– Prof Jane Maher, Macmillan Cancer Support Chief Medical Officer, SNH Connecting People and Nature.
A key sentence stood out in the SNH proposal; that the natural heritage is Scotland’s own ‘Nature Health Service.’ Having worked in and closely with the National Health Service in cancer treatment for the past decade, I am often floored by how many patients were unwell before they even came to us. Not to say they were ill, but suffered from daily chronic maladies that we now take for granted as a part of normal life – lacking mobility, overweight, low self-esteem, stressed, depressed and lonely. A thought that haunts me in my chosen career is – am I helping enough? I am a true believer that nature and movement in nature, whether as sport or leisure, can heal and prevent many modern day health conditions. Not only this, but that it may be the only cure.
Beyond our own health, there is the health of the land, sea and air. We read and hear about the impact and importance of climate change, but the ability to act on an individual level feels so remote despite the urgency. When we are disconnected we have the privilege to distract ourselves from the imminent concern that such a disaster deserves. I never went to Antarctica, but as an environmental scientist, my husband did. It was through his emails and photos, the closeness of someone I knew and loved being present in the furthest region of the planet that brought the remote close for me. He had been there and together we experienced the distance. Now, we can no longer deny that we are responsible for its protection. It is true for the hospital, being there and seeing everyday people suffer and fear, people who are just like my family, I am responsible for them too.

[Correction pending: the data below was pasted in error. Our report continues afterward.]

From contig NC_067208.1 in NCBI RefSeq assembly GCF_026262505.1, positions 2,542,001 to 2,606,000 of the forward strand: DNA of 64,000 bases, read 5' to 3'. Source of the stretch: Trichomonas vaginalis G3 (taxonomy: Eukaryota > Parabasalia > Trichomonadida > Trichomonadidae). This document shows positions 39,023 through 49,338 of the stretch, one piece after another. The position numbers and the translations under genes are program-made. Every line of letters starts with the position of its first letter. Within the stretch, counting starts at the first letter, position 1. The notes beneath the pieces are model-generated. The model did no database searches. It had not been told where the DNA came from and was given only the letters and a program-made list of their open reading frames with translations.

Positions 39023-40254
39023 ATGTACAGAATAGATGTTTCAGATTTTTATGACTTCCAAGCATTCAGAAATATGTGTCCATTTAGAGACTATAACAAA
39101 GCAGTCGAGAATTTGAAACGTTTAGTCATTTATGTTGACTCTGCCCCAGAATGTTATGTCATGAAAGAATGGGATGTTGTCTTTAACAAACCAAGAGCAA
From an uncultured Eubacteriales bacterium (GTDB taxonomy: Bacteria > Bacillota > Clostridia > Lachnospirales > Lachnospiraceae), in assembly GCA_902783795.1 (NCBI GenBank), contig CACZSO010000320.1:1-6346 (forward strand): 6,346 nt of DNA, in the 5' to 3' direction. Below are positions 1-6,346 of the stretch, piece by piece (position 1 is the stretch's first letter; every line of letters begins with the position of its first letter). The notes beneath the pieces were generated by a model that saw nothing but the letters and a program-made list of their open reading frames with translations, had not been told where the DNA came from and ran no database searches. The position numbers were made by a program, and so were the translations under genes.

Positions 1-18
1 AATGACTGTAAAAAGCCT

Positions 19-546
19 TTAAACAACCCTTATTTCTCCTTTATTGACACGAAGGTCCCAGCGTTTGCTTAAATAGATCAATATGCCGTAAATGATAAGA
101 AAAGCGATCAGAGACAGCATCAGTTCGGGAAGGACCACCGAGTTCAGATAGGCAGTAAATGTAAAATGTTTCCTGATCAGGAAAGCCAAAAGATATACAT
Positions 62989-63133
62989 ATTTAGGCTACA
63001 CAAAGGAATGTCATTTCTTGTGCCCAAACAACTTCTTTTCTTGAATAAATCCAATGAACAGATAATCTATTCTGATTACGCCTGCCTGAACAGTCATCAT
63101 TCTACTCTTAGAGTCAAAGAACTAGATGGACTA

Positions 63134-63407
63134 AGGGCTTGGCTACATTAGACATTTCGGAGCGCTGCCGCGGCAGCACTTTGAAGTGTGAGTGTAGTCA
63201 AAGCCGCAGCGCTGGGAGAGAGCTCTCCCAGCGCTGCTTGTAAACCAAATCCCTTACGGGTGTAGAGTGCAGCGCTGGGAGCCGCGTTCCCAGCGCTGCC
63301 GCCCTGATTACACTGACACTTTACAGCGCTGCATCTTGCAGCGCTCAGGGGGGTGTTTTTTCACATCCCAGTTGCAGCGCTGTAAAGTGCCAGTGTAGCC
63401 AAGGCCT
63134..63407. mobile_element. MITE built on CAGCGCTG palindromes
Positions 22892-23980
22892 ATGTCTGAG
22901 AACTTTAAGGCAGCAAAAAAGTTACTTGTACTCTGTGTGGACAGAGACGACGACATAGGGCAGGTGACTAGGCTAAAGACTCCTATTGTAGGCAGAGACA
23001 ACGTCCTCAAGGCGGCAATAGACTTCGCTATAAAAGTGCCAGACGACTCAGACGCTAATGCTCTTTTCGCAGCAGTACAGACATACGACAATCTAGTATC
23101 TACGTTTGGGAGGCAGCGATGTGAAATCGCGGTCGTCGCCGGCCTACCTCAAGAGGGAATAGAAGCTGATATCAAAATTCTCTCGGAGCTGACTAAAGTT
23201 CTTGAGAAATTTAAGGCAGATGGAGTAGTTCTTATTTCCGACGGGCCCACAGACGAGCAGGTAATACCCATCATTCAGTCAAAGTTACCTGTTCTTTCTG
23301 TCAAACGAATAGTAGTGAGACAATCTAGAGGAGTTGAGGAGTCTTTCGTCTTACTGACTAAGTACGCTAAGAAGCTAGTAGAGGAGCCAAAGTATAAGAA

“Everyone is involved; everyone benefits. Scotland is greener, healthier and more prosperous”
– Scottish Natural Heritage, 2018, http://www.nature.scot